The Chinese company makes solar panels that cost 35 percent less than Germany’s Schott AG and is headed to double sales in 2010. Its shares jumped 73 percent this quarter and lead Chinese stocks that are set to take the top five slots on the Bloomberg Global Leaders Solar Index for the first time in five quarters.

Russian Wheat-Sowing Outlook Is `Doom and Gloom,' Forecaster Martell Says

Russian winter-wheat planting faces “doom and gloom” after rainfall in main growing areas in the country’s southwest was too light to relieve a drought, agricultural weather forecaster Martell Crop Projections said.

Soils in the Volga Federal District’s Saratov and Samara regions remain too dry for wheat planting to start and require “drenching rains,” Martell said in a report on its website dated yesterday. A cold front last week brought “little relief” in the area or in the Volgograd and Krasnodar regions of the Southern Federal District, it said.

INTERVIEW-Congo among nations advancing on forest carbon

OSLO (Reuters) - Nations including Democratic Republic of Congo are making surprise progress towards taking part in a $200 million project for slowing deforestation from late 2010, World Bank experts said.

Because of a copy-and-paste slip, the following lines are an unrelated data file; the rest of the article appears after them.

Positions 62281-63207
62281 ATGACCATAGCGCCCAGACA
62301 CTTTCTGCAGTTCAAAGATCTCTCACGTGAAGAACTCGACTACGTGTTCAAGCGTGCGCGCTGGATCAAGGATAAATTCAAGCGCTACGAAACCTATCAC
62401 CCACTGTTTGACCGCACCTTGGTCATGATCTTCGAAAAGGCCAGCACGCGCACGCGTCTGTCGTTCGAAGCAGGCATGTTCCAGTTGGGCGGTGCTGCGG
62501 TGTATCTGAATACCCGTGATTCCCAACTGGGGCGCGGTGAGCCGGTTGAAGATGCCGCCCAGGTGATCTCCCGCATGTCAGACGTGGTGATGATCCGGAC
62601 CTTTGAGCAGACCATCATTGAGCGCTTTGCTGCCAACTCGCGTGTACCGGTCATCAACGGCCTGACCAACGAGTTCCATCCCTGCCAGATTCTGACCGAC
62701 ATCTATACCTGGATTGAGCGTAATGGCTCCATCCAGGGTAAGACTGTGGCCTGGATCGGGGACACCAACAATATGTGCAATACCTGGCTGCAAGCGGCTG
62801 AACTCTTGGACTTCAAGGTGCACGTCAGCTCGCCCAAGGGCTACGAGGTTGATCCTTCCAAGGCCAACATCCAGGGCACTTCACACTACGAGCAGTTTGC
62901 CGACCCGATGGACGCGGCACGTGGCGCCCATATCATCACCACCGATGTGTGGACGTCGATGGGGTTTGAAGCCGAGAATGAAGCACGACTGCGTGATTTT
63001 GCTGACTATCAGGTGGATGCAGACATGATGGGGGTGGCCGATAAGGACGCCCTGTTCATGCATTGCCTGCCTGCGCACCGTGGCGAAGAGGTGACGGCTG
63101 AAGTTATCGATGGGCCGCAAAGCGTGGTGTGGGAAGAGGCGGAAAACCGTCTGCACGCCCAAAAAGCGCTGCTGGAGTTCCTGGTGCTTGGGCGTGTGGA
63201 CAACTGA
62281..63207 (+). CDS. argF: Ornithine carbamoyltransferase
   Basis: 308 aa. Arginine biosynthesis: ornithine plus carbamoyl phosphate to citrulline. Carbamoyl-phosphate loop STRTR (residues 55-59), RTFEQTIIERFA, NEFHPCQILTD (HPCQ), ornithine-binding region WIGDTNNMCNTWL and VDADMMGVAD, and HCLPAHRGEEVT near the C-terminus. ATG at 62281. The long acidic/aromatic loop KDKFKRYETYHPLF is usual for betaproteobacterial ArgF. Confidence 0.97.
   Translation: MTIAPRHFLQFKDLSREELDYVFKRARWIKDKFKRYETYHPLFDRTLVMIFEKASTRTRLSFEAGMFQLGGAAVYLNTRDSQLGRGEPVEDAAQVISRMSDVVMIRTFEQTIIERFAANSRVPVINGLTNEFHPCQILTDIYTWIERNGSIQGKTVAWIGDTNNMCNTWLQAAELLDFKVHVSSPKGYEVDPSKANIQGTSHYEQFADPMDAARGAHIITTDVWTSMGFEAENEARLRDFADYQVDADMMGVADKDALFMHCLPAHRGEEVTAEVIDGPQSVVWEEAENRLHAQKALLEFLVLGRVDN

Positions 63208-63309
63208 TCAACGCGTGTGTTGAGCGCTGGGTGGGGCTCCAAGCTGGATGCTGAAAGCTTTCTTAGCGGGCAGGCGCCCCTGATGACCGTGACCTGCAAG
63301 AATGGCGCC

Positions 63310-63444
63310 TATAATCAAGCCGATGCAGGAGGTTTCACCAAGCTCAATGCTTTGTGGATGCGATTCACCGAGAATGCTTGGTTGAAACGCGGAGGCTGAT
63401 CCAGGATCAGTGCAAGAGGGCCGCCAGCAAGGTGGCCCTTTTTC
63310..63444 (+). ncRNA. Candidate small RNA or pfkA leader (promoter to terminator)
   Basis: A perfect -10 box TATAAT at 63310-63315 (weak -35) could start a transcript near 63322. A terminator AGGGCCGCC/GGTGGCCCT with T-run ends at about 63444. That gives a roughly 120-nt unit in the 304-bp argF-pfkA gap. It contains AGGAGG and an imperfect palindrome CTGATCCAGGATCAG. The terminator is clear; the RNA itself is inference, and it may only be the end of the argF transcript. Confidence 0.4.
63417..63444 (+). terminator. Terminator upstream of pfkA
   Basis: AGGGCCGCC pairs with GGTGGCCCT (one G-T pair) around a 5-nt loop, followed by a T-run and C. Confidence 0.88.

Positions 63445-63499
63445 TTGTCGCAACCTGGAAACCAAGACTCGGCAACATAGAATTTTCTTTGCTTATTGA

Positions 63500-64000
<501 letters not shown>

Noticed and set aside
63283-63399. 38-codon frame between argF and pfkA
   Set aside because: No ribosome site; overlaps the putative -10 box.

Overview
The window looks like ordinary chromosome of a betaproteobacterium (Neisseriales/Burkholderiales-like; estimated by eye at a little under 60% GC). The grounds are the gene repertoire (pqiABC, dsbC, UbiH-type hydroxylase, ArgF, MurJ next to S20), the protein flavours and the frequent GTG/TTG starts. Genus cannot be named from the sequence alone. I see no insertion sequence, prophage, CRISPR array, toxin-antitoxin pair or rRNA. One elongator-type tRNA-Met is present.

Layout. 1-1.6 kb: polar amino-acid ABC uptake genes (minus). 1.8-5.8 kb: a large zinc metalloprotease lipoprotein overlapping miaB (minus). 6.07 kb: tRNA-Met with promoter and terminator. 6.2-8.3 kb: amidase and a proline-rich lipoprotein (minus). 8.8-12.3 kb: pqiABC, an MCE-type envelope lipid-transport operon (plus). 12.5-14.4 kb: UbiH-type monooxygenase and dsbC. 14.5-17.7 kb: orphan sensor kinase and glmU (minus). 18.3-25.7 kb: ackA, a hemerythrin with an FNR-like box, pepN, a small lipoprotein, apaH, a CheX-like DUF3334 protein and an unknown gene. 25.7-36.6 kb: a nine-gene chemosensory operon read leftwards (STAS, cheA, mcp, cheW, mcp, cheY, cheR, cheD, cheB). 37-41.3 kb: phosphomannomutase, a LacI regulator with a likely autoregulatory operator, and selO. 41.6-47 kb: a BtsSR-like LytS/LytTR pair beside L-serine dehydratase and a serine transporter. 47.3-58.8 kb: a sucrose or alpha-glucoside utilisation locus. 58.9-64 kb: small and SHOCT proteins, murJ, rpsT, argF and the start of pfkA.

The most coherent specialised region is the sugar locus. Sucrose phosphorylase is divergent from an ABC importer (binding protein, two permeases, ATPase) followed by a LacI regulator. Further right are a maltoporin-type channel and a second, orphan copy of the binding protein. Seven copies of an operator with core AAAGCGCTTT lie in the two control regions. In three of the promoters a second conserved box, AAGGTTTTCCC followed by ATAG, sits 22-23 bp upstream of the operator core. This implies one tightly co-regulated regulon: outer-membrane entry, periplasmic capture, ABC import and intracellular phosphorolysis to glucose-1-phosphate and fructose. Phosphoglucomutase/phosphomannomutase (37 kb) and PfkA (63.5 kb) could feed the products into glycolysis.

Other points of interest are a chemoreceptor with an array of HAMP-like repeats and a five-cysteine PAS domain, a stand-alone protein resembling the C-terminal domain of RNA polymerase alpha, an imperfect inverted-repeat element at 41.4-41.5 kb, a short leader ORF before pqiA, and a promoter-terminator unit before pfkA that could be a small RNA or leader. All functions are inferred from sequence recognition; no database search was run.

They also said Latin America, with forested nations around the Amazon, had strong incentives to take part since most of the continent's greenhouse gas emissions came from deforestation and shifts in land use, rather than use of fossil fuels.

White House: Global Warming Out, 'Global Climate Disruption' In

From the administration that brought you "man-caused disaster" and "overseas contingency operation," another terminology change is in the pipeline.

The White House wants the public to start using the term "global climate disruption" in place of "global warming" -- fearing the latter term oversimplifies the problem and makes it sound less dangerous than it really is.

California Braces for Showdown on Emissions

LOS ANGELES — A ballot initiative to suspend a milestone California law curbing greenhouse gas emissions is drawing a wave of contributions from out-of-state oil companies, raising concerns among conservationists as it emerges as a test of public support for potentially costly environmental measures during tough economic times.

Climate models show Fairbanks shifting to Saskatoon-like conditions by 2100

FAIRBANKS — When Rich Boone looks at the future of Fairbanks, he can’t help but envision the canola fields outside Saskatoon, Saskatchewan.

That’s because a projected warming trend in Alaska could eventually give the Interior the same climate characteristics that exist in that Canadian Midwestern agricultural city. Boone, a professor and ecosystem ecologist at the University of Alaska Fairbanks, used that example during a Wednesday presentation on climate change science.